[footnote 100] National Cannabis Prevention and Information Centre (2013) op. cit., pp. 7-8. See also Drug Free Australia (2013) Submission to General Purpose Standing Committee No. 4, Inquiry into the Use of Cannabis for Medical Purposes, February, New South Wales, Parliament, Legislative Council, p. 7.

[footnote 101] M. Farrell, Director of the National Drug and Alcohol Research Centre (2013) Evidence, 11 March 2013, p. 74, as cited in General Purpose Standing Committee No. 4 (2013) op. cit., p. 58.

[footnote 102] G. Mitchell, State Officer (NSW and ACT), FamilyVoice Australia (2013) Evidence, 18 March 2013, p. 46, as cited in General Purpose Standing Committee No. 4 (2013) op. cit., p. 60.

[footnote 103] E. Rauwendaal, Member, Australian Drug Law Reform Foundation (2013) Evidence, 11 March 2013, p. 66, as cited in General Purpose Standing Committee No. 4 (2013) op. cit., p. 60.

[footnote 104] For example, Editorial (2014) 'Marijuana trials a great step forward', Bendigo Advertiser, 29 August.

[footnote 105] J. Medew, J. Gordon & H. Cook (2014) op. cit., p. 6.

[footnote 106] ibid.

[footnote 107] ATV 10 News (2014) Going Green, 28 August 2014.

[footnote 108] WIN TV Albury News (2014) News Story, 17 September 2014.

[footnote 109] For example, Editorial (2014) 'Medical marijuana needs brave course', Sunday Age, 31 August, p. 24.

[footnote 110] J. Medew, J. Gordon & H. Cook (2014) op. cit., p. 6.

[footnote 111] D. Davis, Minister for Health (2014) 'Second reading speech: Drugs, Poisons and Controlled Substances Amendment (Clinical Trials) Bill 2014', op. cit., p. 3092.

[footnote 112] General Purpose Standing Committee No. 4 (2013) op. cit., p. 28.

[footnote 113] Australian National Council on Drugs (2014) op. cit., p. 11.

[footnote 114] K. Charlesworth, Advisor to Mullaways Medical Cannabis (2013) Evidence, 11 March 2013, p. 32, as cited in General Purpose Standing Committee No. 4 (2013) op. cit., p. 38.

[footnote 115] Australian National Council on Drugs (2014) op. cit. p. 11.

[footnote 116] Australian Drug Law Reform Foundation (2013) Submission to General Purpose Standing Committee No. 4, Inquiry into the Use of Cannabis for Medical Purposes, February, New South Wales, Parliament, Legislative Council, p. 12.

[footnote 117] ibid.

[footnote 118] Swift et al. (2005) op. cit., as cited in Australian National Council on Drugs, (2014) op. cit., p. 11.

[footnote 119] Australian Drug Law Reform Foundation (2013) op. cit., p. 12.

[footnote 120] See General Purpose Standing Committee No. 4 (2013) op. cit., p. 50.

[footnote 121] ibid.

[footnote 122] Working Party on the Use of Cannabis for Medical Purposes (2000) op. cit., as cited in Australian National Council on Drugs (2014) op. cit., pp. 11-12.

[footnote 123] FamilyVoice Australia (2013) Submission to General Purpose Standing Committee No. 4, Inquiry into the Use of Cannabis for Medical Purposes, February, New South Wales, Parliament, Legislative Council, p. 2.

[footnote 124] See page 8 and page 17 of this report.

[footnote 125] S. Nicholls (2014) 'Medicinal cannabis clinical trial to begin in NSW', Sydney Morning Herald, 16 September.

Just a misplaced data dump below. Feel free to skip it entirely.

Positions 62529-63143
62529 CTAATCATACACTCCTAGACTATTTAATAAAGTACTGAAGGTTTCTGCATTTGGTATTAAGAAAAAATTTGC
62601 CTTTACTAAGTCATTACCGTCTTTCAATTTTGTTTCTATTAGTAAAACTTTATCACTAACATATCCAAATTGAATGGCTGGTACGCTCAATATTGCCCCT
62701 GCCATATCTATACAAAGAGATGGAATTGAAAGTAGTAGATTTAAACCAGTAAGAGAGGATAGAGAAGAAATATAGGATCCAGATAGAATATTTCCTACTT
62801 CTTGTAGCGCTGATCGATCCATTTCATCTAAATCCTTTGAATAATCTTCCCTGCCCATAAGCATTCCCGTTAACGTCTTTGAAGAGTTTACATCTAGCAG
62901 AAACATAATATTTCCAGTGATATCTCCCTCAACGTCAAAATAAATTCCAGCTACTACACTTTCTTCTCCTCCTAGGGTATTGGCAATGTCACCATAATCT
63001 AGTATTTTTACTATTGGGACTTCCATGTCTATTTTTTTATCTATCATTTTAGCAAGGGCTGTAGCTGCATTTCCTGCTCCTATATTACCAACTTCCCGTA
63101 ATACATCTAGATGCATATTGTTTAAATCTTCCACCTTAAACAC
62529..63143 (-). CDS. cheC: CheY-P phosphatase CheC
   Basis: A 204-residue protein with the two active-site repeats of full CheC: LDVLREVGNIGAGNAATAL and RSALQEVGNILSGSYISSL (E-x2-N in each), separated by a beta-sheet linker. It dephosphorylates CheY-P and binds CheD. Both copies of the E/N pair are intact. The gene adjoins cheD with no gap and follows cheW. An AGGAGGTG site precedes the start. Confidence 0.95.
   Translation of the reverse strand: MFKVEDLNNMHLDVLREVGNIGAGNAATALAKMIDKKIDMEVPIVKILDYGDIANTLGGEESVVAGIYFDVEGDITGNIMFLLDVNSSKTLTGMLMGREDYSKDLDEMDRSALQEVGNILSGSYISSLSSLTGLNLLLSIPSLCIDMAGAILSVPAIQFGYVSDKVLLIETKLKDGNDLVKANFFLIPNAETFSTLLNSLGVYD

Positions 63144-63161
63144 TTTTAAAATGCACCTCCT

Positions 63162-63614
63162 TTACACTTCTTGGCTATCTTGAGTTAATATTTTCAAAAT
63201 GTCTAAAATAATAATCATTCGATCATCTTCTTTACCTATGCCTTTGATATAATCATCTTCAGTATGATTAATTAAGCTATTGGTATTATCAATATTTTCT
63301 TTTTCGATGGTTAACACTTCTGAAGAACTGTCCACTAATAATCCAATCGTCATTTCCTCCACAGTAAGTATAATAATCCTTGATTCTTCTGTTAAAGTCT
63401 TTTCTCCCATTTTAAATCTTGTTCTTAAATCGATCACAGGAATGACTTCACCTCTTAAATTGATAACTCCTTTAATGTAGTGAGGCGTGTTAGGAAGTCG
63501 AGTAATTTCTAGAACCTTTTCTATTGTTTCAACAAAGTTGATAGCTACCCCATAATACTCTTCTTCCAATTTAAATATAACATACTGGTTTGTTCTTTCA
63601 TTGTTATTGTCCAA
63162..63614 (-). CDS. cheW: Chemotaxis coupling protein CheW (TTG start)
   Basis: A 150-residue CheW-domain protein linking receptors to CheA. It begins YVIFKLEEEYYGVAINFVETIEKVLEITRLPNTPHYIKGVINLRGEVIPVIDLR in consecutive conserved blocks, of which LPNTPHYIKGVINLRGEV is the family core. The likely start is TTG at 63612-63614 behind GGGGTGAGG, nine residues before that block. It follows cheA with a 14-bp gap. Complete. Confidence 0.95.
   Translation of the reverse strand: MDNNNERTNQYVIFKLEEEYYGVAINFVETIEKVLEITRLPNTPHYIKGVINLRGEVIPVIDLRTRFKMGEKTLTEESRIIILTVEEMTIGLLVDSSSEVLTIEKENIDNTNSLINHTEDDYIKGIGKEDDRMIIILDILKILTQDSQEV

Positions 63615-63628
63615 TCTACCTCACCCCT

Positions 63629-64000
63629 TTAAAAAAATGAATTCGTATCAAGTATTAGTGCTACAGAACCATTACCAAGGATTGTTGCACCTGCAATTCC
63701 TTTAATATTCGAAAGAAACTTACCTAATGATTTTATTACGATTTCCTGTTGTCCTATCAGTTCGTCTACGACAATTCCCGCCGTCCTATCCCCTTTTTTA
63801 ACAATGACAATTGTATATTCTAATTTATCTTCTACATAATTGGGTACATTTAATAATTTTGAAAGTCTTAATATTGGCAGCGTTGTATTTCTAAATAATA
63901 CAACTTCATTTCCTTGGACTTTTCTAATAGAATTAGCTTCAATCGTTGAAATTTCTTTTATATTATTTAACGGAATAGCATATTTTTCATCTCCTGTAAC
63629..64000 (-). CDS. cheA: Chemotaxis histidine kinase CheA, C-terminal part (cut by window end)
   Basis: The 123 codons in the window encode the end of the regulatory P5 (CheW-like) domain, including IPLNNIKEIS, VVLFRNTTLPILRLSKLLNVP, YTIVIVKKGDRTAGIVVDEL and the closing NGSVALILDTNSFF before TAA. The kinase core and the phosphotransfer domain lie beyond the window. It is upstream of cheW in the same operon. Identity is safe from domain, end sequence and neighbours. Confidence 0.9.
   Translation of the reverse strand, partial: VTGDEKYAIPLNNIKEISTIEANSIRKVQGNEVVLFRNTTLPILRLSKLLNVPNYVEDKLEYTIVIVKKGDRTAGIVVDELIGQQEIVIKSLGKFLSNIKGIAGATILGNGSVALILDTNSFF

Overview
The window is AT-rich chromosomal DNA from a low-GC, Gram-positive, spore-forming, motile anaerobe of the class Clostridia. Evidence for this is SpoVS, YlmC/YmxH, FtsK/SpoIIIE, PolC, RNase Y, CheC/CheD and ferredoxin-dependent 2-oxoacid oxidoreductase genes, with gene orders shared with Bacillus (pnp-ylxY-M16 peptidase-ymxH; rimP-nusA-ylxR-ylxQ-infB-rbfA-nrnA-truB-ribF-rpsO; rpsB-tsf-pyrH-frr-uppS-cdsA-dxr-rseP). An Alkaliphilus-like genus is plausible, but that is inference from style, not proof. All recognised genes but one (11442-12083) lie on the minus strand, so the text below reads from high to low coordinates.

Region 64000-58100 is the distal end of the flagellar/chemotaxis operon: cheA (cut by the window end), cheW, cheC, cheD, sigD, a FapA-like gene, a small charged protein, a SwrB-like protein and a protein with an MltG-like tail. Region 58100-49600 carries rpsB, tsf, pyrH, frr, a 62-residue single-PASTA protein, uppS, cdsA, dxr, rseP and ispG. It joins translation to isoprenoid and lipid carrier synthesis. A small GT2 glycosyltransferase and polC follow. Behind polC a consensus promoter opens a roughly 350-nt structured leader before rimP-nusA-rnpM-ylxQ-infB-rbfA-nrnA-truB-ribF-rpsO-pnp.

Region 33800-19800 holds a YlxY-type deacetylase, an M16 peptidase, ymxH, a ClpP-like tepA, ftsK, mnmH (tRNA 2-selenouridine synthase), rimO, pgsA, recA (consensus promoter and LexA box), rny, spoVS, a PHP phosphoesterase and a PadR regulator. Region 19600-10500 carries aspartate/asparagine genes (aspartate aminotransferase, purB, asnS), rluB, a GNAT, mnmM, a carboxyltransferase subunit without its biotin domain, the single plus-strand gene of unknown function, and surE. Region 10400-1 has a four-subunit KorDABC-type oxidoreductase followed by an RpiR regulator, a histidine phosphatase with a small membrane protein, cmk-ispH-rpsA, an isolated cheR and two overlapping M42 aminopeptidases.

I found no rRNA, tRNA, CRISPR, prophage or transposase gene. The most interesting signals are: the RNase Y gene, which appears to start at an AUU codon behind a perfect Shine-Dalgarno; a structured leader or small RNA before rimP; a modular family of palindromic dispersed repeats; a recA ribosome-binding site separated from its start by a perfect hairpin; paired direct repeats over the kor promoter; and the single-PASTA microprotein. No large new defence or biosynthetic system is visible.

[footnote 126] ibid.

[footnote 127] T. McIlroy (2014) 'ACT could join NSW medical cannabis trial', Canberra Times, 6 October.

[footnote 128] ibid.

[footnote 129] T. McIlroy (2014) 'NSW turns down offer of cannabis joint trials', Canberra Times, 8 October, p. 3.

[footnote 130] D. Emerson (2014) 'Mum joins cannabis oil plea', West Australian, 6 October, p. 9.

[footnote 131]Legislative Council Sessional Committee Government Administration A (2014) 'Legalised Medicinal Cannabis', Parliament of Tasmania website.

[footnote 132] Editorial (2014) 'Cannabis on trial', Mercury, 22 July.

[footnote 133] General Purpose Standing Committee No. 4 (2013) op. cit., p. 14.

[footnote 134] B. Dolin (2001) 'National Drug Policy: The Netherlands', Library of Parliament, Parliament of Canada website.

[footnote 135] Johns (2004) op. cit., p. 22 and 24.

[footnote 136] Office for Medicinal Cannabis (date unknown) 'Home'. Office of Medicinal Cannabis website; Bedrocan BV Medicinal Cannabis (date unknown) 'How to use' and 'Products', Bedrocan website.

[footnote 137] Health Canada (2014) 'About the Marihuana Medical Access Program', Health Canada website.

[footnote 138] Health Canada (2014) 'How to apply for marihuana for medical purposes,' Health Canada website.

[footnote 139] Health Canada (2014) 'About the Marihuana Medical Access Program', Health Canada website.

[footnote 140] ibid.

[footnote 141] ibid.

[footnote 142] For example, see J. Keller (2014) 'Medical marijuana users can continue to grow their own pot: court', CTV News, 21 March.

[footnote 143] (2014) 'New voice joins push to legalise marijuana', Sydney Morning Herald, 28 July, p. 12.

[footnote 144] GW Pharmaceuticals (2014) 'Sativex in the USA', GW Pharmaceuticals website.

[footnote 145] Hall & Farrell (2013) op. cit., pp. 14-16.

[footnote 146] A. Hazekamp, M. Ware, K. Muller-Vahl, D. Abrams, & F. Grotenhermen (2013) 'The medicinal use of cannabis and cannabinoids: An international cross-sectional survey on administration forms', Journal of Psychoactive Drugs, 45(3), pp 199-210, as cited in Australian National Council on Drugs (2014) op. cit., p. 4.

Back to publications